FIIG - The Fixed Income Experts

News and Education

Inflation pushes yields higher

by Elizabeth Moran | Jul 29, 2014

Key points:

  1. FIIG’s model that estimates returns on inflation linked bonds assumes inflation at 2.5%
  2. Higher inflation means the quoted yields on your inflation linked bonds may be higher than when you first purchased them
  3. Seven of the top ten bonds performing bonds for the last financial year were inflation linked bonds

Last week, headline inflation for the quarter ending June 2014 was announced, taking annual headline inflation to 3%, the upper stated tolerance for the Reserve Bank. This was good news for investors in inflation linked bonds. 

FIIG’s model that estimates returns on inflation linked bonds assumes inflation at 2.5%, the Reserve Bank of Australia target mid-point. Higher inflation means the quoted yields on your inflation linked bonds may be higher than when you first purchased them.

If you hold capital indexed bonds the capital price of the bond will be increasing at a faster rate than the model predicted, providing higher returns to investors.

Last week, we detailed our best performing bonds for the last financial year. Seven of the top ten bonds were inflation linked. To read that article, please click here. Below is a brief description of inflation linked bonds.

Most investors have savings but fail to insure those savings against the threat of inflation. ILBs are the only product linked to the CPI which provides a direct hedge against inflation.  Floating rate notes (FRNs) offer some protection against inflation as the coupon, which is tied to a benchmark (usually BBSW) is adjusted quarterly.

Investors need to remember that the cost of living rises with inflation.  When expenses rise, ILBs keep pace with the increase while savings held in a bank account do not. Importantly, the benefit of ILBs as an instrument for meeting future streams of inflation linked expenses tends to increase in proportion to time, because inflation regularly erodes the spending power of savings and the cashflows of fixed rate bonds, which do not increase based on inflation.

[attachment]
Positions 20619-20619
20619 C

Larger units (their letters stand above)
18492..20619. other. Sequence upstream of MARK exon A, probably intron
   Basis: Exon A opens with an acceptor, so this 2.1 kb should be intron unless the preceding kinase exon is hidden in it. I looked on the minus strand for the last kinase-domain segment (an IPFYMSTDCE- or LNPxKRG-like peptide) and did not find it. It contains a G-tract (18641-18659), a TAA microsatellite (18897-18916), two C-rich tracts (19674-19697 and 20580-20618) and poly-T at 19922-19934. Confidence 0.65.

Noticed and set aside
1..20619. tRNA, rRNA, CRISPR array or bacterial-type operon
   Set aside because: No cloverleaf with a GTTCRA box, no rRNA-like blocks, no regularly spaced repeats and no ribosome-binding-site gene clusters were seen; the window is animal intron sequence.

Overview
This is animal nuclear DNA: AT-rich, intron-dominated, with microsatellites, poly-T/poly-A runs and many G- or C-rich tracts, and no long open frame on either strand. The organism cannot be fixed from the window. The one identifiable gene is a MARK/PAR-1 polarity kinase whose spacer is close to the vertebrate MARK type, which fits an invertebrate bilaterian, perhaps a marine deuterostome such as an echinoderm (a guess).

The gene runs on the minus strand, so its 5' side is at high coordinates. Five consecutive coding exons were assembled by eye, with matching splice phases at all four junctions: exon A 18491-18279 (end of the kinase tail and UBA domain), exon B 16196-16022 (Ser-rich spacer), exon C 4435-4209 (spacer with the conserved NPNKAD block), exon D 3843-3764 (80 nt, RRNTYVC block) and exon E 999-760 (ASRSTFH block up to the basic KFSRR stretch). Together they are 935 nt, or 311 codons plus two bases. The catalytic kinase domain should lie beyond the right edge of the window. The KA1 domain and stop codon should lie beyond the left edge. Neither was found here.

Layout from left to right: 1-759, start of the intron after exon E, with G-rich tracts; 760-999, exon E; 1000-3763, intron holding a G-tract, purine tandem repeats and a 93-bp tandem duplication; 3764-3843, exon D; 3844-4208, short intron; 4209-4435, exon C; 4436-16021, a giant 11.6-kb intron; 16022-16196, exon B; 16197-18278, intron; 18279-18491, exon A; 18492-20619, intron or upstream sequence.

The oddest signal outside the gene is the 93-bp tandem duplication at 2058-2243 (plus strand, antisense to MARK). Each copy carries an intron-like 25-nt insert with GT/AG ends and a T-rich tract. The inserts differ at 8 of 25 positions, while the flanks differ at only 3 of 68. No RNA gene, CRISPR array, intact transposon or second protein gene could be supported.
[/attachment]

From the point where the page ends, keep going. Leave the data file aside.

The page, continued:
There are two main types of ILBs in Australia:

  1. Capital indexed bond
  2. Inflation indexed annuity

Capital indexed bond (CIB)
The most common form of inflation linked bond  is the capital indexed bond (CIB) where variations in inflation during the life of the bond are added to and subtracted from the capital price of the bond, which results in the adjusted capital price.

A simple example would be as follows: 

If a CIB had three years until maturity and inflation was 2.5% per year for the three year period, the capital price would rise from $100 to $102.50 in year one (where the increase in inflation is recorded on a quarterly basis to coincide with the Consumer Price Index (CPI) release date). Then, in year two the adjusted capital price would be $102.50 x (1 + 2.5%) = $105.0625 and in year three $105.0625 x (1 + 2.5%) = $107.69 (rounded to two decimal points).

The issuer would therefore pay the bondholder $107.69 at maturity.

Coupons (interest) would be based on the new adjusted capital price. If the coupon in this example was 4% p.a., that remains fixed throughout the life of the bond and is paid each quarter on the adjusted capital price.

So, your effective cash income increases with the underlying increase in adjusted capital price and equally will fall during deflation. Alternatively, when expressed as an annualised percentage of the initial capital value of the transaction, the income would rise, and in this case be 4.3076% p.a. by the end of year three (i.e. $107.69 x 4% = $4.3076 ÷ $100 initial capital value = 4.3076%).

Hence, the investor receives income in two ways as illustrated:

  1. If inflation rises, so does the adjusted capital price. If inflation was 2.5% in year one, the index factor increases the value of the bond by 2.5%
  2. Fixed coupon (interest) return on an increasing adjusted capital value. In the example above 4.0% p.a.

The total return per annum (p.a.) in this case would be the sum of the increase in adjusted capital price of around 2.5%, plus the real yield (or fixed coupon) of 4%; providing a total return of around 6.5% p.a. excluding compounding effects.

The coupon varies depending on the credit quality of the issuer and the time of issuance. Australian government ILBs will, all else being equal, have low coupon margins whereas higher risk corporate issuers will offer higher coupon margins. There are ILBs available to satisfy a range of risk and reward appetites.

Some issuers of CIBs include: Sydney Airports, Envestra, New South Wales Treasury Corporation and the Commonwealth government.

Inflation indexed annuity
Indexed Annuity Bonds (IABs) are another type of inflation linked bond, but unlike a CIB, return both principal and interest at each preset payment date over the life of the bond. IABs have these annuity payments ‘indexed’ to inflation. The majority of the CIB’s cashflows is repaid to investors at maturity where as the IABs release cashflow over the life of the bond, meaning an IAB is well suited to retiree needs.

The principal repayment schedule is calculated in essentially the same way as a conventional mortgage; that is, in the absence of inflation, each payment is equal, consisting of part principal and part interest. This amount is also referred to as the base payment or base annuity. The base payments are indexed by inflation over the life of the bond, resulting in a steady increase of payments over the term, assuming inflation is positive.

Some issuers of IABs include: JEM (Southbank Tafe), Melbourne Convention Centre and Civic Nexus.